--------HA! FACE TO FOOT STYLE, HOW DO YE LIKE IT?--------
High Seas Havoc is naturally about pirates, and as such, one would think there's loads of treasure to be found and lots of fencing to be done. Well, despite what the game might lead you to believe (he holds a sword on the box... he uses a sword in the opening...), there's no swashbuckling in this game, no indeed. Who needs sword fights anyway? As any self-respecting pirate knows, swashbuckling is manly, but fisticuffs is even more manly than wearing Old Spice deodorant and last I checked, rampant consumerism and dumb commercials have been passing that product off as the brand of D.O. for real men. Havoc decided to go all-natural when he set off on his journey not armed with a sword, but with an arsenal of moves mostly taken straight out of Sonic's playbook, a little courage, and a little more stupidity. What the game does right is potentially outweighed by what it does wrong.
Let's first talk about how finite Havoc's list of abilities are. As limited as Sonic's repertoire of abilities was, Havoc has about HALF as many skills. By comparison, let's say Sonic can peel out, spin dash, jump on enemies, and do his flash attack (Insta-Sheild for those who care)... let's not even count all the variables that he has in the form of allies and power-ups. Now let's add everything Havoc can do in his entirety. He can jump on enemies, do a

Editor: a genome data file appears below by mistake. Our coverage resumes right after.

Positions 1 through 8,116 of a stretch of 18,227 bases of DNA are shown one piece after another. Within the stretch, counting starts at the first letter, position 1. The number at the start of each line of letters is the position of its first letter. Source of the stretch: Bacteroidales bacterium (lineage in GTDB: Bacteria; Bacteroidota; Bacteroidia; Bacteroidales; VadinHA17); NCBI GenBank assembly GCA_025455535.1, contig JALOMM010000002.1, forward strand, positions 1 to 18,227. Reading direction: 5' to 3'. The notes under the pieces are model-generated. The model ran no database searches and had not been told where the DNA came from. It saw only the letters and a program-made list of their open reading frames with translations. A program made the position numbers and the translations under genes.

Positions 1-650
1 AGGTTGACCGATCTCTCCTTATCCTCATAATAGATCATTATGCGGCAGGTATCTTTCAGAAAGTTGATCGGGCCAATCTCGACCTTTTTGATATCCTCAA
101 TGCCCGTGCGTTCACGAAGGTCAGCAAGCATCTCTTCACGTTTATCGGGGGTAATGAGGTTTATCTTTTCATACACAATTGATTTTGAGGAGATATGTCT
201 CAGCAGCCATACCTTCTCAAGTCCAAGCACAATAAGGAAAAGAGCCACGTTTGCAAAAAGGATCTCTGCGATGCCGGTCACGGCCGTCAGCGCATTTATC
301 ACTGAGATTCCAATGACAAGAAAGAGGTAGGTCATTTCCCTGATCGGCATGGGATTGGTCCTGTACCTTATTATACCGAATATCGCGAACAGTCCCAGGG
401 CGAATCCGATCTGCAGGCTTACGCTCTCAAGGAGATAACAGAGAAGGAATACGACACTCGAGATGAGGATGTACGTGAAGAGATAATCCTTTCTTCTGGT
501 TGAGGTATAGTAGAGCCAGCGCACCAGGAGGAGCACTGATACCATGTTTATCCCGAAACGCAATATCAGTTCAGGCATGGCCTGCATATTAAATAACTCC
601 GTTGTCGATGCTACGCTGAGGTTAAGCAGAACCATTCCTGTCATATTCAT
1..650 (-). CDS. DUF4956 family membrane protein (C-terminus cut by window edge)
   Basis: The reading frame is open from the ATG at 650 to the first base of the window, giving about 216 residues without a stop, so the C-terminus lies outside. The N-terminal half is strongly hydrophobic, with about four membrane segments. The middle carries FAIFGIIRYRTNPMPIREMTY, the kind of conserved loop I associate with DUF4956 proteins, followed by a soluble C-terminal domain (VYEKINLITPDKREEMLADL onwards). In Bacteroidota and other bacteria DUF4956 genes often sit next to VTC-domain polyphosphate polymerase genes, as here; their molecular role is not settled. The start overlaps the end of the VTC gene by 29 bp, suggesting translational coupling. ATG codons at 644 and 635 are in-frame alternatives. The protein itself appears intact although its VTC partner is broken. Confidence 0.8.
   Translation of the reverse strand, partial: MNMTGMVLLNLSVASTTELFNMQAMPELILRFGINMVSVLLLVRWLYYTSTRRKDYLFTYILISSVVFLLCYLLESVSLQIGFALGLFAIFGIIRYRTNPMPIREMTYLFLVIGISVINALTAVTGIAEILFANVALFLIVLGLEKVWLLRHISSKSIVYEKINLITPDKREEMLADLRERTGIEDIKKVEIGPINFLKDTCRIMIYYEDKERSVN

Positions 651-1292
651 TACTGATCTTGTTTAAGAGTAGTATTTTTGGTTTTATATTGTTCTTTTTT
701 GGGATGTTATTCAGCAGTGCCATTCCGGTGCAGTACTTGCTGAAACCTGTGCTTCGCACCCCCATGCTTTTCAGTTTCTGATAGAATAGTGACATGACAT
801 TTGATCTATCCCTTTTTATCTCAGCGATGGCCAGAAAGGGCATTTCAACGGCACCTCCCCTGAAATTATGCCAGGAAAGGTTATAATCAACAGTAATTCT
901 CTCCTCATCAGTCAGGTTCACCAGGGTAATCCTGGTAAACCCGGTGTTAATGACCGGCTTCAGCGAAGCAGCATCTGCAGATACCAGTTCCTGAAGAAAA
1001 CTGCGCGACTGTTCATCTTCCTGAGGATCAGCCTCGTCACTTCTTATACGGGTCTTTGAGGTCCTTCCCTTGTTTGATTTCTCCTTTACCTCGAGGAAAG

LAME IMITATION OF A SPIN DASH almost useless rolling technique, do a FLASH ATTACK kick attack, and grab a SNEAKER boot to run faster. Seriously, a boot makes you run faster? I suppose strapping an anchor to your back can help you swim better too. Okay, jokes aside, I can see what they were doing here, but when you consider that this is what you'll be doing the whole time (sans the fire levels, where you can jump on a machine to put out fires), the prospect of this game looks a lot less glamorous.